The City of Toledo, Ohio, has implemented a formal heavy equipment operator training program using a Vortex simulator, which has resulted in reduced incidents. The program trains more than 75 heavy equipment operators from the departments of Public Service and Public Utilities to run the city’s equipment fleet, from motor graders and backhoes to utility trucks and cranes, according to a CM Labs release.
Heavy equipment are powerful tools, but untrained hands can cause major property damage, equipment deterioration, or workplace injuries. The city purchased the Vortex simulator from CM Labs because the simulator can be used to train for multiple machines, which is possible with swappable controls.
The simulator teaches operators how to use equipment properly while allowing trainers to engage more with students and catch bad habits that could harm the machine.
“I spend more time just watching the trainees, because the simulator reports the metrics like time after the training,” said Tim Plath, manager of health and safety for the Department of Public Service. “I can see things that I wouldn’t be able to see in the field — like when an operator is going downhill in a front-end loader, I can see if they are using the wrong brake pedal.”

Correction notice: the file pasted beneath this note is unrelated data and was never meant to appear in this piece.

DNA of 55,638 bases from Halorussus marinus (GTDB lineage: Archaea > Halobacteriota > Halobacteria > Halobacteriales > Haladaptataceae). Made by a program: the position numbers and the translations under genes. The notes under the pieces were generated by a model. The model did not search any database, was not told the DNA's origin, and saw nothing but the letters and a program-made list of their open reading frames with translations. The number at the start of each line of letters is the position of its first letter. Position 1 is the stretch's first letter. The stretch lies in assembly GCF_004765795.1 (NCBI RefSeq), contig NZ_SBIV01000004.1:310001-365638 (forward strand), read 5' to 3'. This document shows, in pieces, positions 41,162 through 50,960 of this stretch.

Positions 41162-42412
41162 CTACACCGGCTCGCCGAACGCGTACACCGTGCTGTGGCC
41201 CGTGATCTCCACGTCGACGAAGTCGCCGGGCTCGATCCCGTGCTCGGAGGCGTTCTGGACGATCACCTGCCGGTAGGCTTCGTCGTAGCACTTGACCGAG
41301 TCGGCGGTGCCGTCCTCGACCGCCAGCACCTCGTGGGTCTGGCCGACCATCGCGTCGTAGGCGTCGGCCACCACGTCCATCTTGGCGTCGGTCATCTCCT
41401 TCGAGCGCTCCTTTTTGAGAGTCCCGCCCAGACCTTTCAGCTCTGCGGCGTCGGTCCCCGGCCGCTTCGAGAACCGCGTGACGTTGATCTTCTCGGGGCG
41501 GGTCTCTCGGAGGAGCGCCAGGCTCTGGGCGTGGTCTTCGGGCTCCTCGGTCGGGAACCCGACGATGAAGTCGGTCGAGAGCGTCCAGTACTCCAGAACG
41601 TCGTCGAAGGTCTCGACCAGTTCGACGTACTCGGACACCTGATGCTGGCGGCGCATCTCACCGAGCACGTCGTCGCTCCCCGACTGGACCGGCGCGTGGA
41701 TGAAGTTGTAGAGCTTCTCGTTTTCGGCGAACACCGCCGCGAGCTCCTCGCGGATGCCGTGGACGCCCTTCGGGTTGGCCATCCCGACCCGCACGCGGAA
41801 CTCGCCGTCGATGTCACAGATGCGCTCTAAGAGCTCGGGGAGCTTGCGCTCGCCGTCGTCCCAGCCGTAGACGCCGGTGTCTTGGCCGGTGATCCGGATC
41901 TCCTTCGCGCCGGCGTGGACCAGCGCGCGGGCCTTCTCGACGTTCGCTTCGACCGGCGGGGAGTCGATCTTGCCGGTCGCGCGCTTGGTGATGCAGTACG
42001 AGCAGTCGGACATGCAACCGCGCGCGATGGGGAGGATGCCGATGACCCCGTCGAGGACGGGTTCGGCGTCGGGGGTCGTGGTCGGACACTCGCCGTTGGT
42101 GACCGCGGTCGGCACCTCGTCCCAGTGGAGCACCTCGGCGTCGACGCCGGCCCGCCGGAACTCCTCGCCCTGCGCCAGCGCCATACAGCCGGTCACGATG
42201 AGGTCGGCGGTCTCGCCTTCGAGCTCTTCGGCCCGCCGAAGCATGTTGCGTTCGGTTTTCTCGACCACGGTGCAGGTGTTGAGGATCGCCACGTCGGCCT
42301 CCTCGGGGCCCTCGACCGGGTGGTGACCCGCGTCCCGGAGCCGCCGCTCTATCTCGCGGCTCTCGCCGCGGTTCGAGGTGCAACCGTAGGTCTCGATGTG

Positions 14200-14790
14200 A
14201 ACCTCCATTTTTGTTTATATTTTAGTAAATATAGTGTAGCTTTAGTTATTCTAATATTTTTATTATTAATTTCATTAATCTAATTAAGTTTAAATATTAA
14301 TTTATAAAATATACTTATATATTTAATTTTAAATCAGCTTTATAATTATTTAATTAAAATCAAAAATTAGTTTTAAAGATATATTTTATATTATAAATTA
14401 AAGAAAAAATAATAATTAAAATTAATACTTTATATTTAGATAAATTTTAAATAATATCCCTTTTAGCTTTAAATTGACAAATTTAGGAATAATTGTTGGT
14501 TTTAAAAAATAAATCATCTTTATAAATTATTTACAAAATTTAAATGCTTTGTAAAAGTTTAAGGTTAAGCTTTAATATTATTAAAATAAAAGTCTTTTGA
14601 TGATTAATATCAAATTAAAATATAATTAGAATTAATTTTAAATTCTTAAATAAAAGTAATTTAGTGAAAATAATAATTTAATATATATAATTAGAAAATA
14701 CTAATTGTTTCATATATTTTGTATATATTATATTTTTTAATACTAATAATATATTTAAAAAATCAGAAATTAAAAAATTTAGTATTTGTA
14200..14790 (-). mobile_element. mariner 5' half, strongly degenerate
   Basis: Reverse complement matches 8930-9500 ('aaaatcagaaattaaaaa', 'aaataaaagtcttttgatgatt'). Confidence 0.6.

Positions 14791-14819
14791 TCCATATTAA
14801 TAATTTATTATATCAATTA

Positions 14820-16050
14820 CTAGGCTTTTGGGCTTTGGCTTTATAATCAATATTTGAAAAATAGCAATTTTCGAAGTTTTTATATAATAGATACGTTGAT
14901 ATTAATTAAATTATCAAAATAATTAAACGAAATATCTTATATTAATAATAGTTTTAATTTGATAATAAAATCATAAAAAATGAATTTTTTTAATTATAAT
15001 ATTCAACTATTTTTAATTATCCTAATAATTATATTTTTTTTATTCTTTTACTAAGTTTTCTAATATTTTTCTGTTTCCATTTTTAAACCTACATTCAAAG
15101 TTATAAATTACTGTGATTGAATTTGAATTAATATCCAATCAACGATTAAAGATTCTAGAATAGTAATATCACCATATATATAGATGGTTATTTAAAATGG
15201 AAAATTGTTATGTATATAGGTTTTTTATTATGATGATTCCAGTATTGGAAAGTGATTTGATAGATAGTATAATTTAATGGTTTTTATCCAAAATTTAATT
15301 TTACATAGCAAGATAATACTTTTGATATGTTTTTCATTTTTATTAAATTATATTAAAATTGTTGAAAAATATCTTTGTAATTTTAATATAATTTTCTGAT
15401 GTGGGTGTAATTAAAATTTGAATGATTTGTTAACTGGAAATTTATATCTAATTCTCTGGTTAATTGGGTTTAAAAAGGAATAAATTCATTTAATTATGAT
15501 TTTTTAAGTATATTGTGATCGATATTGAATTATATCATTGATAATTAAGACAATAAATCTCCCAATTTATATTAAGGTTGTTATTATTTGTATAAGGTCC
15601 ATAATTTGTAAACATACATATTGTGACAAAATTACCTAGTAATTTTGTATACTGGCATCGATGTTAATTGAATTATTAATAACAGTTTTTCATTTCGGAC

Plath said he has seen success in the reduction of incidents.
“We want our operators thinking smarter, which is why I like that there are obstacles to get around in the simulator exercises,” he said. “It shows that it’s not OK to bump something while you are working.”
Originally posted on Government Fleet